Strontium isotopes track female dispersal in Taï chimpanzees

Bibliographic Collection: 
Publication Type: Journal Article
Authors: Boucher, Renee D.; Wittig, Roman M.; Lemoine, Sylvain R. T.; Maro, Aleksey; Wang, Xueye; Koch, Paul L.; Oelze, Vicky M.
Year of Publication: 2024
Journal: American Journal of Biological Anthropology
Volume: n/a
Issue: n/a
Pagination: e24981
Date Published: 2024/06/03
Publication Language: eng
ISBN Number: 2692-7691
Keywords: Chimpanzees, Dispersal, Enamel, isoscape, Sr isotopes

Abstract Objectives Chimpanzees (Pan troglodytes) are patrilocal, with males remaining in their natal community and females dispersing when they reach sexual maturity. However, the details of female chimpanzee dispersal, such as their possible origin, are difficult to assess, even in habituated communities. This study investigates the utility of 87Sr/86Sr analysis for (1) assessing Sr baseline differences between chimpanzee territories and (2) identifying the status (immigrant or natal) of females of unknown origin within the territories of five neighboring communities in Taï National Park (Côte d'Ivoire). Materials and Methods To create a local Sr isoscape for the Taï Chimpanzee Project (TCP) study area, we sampled environmental samples from TCP-established territories (n?=?35). To assess dispersal patterns, 34 tooth enamel samples (one per individual) were selected from the Taï chimpanzee skeletal collection. 87Sr/86Sr analysis was performed on all 69 samples at the W.M. Keck Lab. The theoretical density and overlap of chimpanzee communities as well as generalized linear mixed models (GLMMs) were used to test each question. Results 87Sr/86Sr ratios for natal male chimpanzees ranged from 0.71662 to 0.72187, which is well within the corresponding environmental baseline range of 0.70774?0.73460. The local Sr isoscapes fit was estimated with the root-mean-square error value, which was 0.0048 (22% of the whole 87Sr/86Sr data range). GLMMs identified significant differences in 87Sr/86Sr ratios between natal and unknown North community origin groups, suggesting that after 1980, females of unknown origin could be immigrants to North community (n?=?7, z-ratio?=??4.08, p?=?0.0001, power?=?0.94). Discussion This study indicates that 87Sr/86This study indicates that 87Sr/86Sr analysis can successfully identify immigrant females in skeletal collections obtained from wild chimpanzee communities, enabling the tracking of female dispersal patterns historically. There are, however, significant limitations within the scope of this study, such as (1) the absence of reliable maps for the TCP study area, (2) limited capacity for environmental sampling, (3) small sample sizes, and (4) tooth formation in wild chimpanzees.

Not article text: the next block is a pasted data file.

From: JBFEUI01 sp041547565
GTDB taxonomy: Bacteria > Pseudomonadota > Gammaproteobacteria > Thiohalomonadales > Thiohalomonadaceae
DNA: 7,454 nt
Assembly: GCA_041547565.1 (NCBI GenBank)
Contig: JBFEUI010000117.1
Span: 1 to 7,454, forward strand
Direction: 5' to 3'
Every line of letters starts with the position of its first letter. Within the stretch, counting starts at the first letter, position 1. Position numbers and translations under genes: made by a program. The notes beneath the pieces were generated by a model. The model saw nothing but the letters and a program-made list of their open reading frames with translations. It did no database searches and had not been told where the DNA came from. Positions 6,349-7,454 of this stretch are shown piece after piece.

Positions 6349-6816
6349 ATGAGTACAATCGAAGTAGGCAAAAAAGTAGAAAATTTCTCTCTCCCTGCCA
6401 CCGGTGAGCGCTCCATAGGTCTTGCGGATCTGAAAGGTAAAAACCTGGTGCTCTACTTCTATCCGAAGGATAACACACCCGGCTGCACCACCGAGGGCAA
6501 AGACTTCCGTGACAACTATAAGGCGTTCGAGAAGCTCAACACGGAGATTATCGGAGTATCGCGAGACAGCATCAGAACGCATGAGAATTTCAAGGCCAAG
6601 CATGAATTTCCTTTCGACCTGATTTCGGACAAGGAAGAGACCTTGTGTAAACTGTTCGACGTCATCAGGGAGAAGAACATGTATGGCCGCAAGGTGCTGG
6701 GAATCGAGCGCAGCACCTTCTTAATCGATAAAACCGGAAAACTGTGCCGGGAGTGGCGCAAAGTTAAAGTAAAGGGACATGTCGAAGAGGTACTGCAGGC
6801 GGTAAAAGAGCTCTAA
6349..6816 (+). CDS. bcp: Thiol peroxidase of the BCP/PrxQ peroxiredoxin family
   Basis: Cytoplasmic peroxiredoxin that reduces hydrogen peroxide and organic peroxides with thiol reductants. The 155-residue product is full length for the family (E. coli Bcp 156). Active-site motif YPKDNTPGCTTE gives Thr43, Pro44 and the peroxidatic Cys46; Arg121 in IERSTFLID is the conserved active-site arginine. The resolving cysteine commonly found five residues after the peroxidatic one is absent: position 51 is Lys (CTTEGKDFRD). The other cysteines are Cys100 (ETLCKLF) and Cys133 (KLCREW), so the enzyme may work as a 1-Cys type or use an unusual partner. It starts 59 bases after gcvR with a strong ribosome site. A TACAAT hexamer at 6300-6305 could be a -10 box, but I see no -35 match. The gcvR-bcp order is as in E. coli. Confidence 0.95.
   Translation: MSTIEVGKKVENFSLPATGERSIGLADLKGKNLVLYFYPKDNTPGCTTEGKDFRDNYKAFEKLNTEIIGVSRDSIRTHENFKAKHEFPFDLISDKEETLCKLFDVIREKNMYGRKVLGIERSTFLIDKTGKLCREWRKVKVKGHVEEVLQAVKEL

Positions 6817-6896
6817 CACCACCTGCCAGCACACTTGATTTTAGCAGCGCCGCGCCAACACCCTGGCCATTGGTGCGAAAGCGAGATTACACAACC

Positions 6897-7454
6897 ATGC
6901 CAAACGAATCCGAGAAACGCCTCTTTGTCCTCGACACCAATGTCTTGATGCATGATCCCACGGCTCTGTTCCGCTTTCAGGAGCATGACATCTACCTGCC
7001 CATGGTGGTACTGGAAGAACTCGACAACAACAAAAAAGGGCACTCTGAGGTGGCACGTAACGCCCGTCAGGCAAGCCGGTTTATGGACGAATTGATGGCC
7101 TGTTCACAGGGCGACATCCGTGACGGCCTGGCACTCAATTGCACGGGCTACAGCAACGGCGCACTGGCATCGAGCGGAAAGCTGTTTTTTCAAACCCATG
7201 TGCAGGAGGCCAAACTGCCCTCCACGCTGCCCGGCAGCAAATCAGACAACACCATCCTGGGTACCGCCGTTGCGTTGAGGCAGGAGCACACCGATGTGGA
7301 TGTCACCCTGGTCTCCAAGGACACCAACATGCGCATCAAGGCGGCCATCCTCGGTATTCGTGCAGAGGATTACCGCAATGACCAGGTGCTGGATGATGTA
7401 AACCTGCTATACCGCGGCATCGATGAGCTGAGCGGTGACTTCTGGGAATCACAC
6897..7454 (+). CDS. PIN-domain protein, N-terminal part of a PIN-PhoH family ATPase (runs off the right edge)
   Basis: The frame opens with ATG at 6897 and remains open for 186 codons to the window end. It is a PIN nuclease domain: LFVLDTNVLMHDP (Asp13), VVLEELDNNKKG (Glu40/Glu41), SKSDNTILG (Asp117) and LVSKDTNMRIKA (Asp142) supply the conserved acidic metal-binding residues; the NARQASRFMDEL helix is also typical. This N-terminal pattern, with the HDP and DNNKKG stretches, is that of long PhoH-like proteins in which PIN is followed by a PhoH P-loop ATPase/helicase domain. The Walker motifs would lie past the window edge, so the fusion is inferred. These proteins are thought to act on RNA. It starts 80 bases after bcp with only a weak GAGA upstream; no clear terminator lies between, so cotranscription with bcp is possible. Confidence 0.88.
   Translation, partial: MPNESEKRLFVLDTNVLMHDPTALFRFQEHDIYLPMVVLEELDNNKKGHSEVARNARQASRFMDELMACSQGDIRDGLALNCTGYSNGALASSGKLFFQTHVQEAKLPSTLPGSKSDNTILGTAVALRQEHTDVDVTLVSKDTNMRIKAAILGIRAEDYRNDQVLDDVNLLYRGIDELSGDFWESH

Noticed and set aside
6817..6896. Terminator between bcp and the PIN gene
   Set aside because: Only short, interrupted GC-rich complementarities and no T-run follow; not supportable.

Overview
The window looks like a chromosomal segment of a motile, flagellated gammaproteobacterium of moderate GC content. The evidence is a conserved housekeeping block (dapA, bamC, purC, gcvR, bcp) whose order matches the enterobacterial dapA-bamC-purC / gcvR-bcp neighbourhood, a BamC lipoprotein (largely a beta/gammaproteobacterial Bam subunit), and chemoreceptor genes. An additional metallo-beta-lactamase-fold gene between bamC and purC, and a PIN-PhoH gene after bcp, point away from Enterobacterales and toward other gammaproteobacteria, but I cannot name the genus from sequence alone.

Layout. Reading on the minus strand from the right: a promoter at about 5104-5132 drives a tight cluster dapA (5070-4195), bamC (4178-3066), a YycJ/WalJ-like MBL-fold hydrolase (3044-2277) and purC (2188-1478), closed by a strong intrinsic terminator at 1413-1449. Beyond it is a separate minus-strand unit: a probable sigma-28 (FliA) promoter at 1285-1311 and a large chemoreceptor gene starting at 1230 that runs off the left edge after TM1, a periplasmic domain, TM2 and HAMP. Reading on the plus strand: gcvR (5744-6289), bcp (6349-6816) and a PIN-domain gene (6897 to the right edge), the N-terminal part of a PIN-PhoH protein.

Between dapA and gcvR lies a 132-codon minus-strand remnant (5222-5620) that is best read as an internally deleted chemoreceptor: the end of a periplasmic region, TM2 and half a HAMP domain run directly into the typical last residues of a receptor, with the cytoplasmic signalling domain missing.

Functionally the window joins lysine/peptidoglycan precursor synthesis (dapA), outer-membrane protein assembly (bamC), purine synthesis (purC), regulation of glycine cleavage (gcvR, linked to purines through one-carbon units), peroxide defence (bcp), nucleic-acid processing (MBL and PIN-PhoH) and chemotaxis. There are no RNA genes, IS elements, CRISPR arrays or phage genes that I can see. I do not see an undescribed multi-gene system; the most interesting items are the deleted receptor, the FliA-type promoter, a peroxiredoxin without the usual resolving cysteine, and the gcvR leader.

Short Title: American Journal of Biological Anthropology